Figuring out how to leave assets to loved ones can be more challenging than expected. You might start out wanting to evenly divide your estate, then find yourself considering the type of relationship you have with each identified beneficiary and heir. This can be a difficult process to work through, but estate planning carries the flexibility needed to ensure that one’s true wishes can be achieved.
However, to bring an estate plan vision into fruition an individual needs to ensure that the assets within that plan are titled accordingly. What we mean by that is that certain assets may not be subject to the distribution process identified by your will, which might be counter to your wishes. For example, a life insurance policy will likely name a sole beneficiary. Therefore, even if your will says that all assets are to be equally distributed amongst three children, only the named beneficiary will receive the proceeds from a life insurance policy. This same issue can be seen with retirement accounts, too.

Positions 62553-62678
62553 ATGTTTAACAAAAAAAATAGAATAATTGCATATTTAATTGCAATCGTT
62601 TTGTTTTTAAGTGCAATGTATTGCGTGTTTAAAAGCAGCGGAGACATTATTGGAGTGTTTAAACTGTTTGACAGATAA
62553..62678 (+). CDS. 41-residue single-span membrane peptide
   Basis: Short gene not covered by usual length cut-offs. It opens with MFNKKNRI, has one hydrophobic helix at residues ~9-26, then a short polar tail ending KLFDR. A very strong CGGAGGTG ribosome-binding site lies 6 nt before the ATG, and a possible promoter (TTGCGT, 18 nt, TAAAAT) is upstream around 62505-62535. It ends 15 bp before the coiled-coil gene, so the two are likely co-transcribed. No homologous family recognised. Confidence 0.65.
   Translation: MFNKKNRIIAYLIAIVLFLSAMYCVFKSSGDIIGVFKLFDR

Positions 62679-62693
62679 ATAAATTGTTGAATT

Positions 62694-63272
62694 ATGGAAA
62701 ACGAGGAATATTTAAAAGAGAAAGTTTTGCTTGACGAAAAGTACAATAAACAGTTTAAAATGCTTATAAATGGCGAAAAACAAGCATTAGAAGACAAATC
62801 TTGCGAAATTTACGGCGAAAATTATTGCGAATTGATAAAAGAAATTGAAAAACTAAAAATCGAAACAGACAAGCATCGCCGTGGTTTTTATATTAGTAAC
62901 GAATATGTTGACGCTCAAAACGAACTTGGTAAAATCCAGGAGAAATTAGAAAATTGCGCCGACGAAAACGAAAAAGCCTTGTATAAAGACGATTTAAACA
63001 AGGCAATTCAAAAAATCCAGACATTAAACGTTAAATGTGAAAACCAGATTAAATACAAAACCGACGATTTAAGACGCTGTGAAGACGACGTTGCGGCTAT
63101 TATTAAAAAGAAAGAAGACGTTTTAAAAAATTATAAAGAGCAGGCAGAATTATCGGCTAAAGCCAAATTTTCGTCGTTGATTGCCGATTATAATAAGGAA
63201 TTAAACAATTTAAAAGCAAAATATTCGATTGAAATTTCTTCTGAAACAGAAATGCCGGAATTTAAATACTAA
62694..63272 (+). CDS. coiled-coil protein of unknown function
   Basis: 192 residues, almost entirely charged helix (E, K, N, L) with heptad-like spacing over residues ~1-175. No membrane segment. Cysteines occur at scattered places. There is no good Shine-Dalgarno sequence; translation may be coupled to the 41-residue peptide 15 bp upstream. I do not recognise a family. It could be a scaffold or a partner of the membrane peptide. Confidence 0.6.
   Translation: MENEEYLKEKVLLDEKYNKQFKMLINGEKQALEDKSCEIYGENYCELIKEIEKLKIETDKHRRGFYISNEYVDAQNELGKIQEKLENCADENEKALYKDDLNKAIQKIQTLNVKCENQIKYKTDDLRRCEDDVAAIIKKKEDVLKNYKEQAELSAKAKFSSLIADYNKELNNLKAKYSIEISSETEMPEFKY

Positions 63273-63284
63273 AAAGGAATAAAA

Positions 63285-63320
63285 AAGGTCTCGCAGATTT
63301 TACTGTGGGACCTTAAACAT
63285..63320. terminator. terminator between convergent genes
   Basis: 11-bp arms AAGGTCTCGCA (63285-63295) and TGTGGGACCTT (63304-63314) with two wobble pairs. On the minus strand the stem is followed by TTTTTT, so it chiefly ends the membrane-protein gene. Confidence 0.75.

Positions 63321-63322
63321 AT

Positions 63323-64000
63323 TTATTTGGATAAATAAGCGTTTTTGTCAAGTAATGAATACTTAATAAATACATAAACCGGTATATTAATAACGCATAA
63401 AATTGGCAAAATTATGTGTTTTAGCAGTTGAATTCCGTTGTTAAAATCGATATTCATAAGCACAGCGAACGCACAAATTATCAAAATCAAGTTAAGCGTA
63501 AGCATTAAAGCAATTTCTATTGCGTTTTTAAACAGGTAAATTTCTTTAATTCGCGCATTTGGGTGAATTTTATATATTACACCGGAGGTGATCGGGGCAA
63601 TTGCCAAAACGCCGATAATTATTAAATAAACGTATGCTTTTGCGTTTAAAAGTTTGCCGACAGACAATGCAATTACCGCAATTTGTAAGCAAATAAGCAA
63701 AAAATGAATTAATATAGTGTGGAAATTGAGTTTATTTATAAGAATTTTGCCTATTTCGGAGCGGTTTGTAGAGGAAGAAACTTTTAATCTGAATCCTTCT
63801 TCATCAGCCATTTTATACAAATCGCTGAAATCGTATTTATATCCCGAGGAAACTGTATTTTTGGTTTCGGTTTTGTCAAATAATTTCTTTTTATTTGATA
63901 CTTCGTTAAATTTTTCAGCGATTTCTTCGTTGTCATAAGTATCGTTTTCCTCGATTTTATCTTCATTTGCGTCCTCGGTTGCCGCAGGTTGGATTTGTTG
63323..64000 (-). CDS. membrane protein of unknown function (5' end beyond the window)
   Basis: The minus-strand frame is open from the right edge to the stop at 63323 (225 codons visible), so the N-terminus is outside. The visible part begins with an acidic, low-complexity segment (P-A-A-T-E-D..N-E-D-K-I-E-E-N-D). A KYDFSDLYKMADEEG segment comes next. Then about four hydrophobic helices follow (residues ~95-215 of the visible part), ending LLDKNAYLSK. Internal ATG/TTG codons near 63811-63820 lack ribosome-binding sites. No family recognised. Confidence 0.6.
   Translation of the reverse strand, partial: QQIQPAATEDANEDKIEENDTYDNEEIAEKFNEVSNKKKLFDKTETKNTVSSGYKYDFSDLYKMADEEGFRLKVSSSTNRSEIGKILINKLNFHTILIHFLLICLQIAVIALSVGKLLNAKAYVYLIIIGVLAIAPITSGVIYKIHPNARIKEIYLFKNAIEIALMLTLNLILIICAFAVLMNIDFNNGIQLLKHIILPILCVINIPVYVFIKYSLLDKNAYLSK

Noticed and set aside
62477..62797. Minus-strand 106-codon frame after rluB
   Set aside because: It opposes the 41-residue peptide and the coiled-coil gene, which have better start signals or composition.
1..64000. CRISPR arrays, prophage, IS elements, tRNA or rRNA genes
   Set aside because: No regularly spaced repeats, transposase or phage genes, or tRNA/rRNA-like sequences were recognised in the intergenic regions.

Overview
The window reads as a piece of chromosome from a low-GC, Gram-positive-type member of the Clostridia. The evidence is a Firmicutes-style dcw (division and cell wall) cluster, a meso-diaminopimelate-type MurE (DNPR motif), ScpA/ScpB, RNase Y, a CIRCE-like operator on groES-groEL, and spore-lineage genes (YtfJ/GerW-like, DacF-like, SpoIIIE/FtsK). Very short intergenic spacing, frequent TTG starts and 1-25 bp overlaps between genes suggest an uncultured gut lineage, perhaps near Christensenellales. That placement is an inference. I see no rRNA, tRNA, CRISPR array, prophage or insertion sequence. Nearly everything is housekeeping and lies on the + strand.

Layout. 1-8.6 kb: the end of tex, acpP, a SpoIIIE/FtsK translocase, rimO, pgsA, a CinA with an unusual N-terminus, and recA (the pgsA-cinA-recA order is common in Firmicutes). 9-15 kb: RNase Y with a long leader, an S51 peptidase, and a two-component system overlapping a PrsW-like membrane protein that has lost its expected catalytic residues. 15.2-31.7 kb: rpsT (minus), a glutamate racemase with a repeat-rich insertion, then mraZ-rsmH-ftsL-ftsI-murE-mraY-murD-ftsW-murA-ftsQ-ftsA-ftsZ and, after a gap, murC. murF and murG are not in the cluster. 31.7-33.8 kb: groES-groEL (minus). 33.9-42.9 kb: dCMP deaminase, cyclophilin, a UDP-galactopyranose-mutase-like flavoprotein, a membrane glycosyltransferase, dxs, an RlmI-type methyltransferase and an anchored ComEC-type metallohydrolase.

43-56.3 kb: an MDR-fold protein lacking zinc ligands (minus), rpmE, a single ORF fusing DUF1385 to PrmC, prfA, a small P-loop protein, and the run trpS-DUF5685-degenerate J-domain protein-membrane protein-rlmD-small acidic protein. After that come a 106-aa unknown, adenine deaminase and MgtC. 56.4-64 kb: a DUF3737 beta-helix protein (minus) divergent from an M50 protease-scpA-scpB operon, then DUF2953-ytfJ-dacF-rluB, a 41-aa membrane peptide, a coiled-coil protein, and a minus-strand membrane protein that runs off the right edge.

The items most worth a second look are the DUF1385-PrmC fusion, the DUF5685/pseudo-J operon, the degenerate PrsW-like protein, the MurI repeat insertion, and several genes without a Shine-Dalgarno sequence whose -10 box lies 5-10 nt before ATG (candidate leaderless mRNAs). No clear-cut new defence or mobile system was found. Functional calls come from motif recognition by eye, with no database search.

So what can you do to ensure that your will is applicable to all the assets to which you want it to apply? One of the best ways to do this is to name your estate as the beneficiary of all policies. This will allow those assets to be subject to the terms of your will. Another option is to retitle assets so that a trust becomes the owner of them. This will allow you to dictate the terms of the asset’s distribution so that it is in line with your desires.
In its most basic terms, estate planning appears relatively straightforward. In reality, though, it can be a highly complex matter when carried out correctly. There is no one-size-fits-all when it comes to estate planning, either, which means that you need to make sure you are creating a plan that works for you and your loved ones. Skilled legal professionals who are adept at tailoring estate plans to specific needs can be highly beneficial in this process.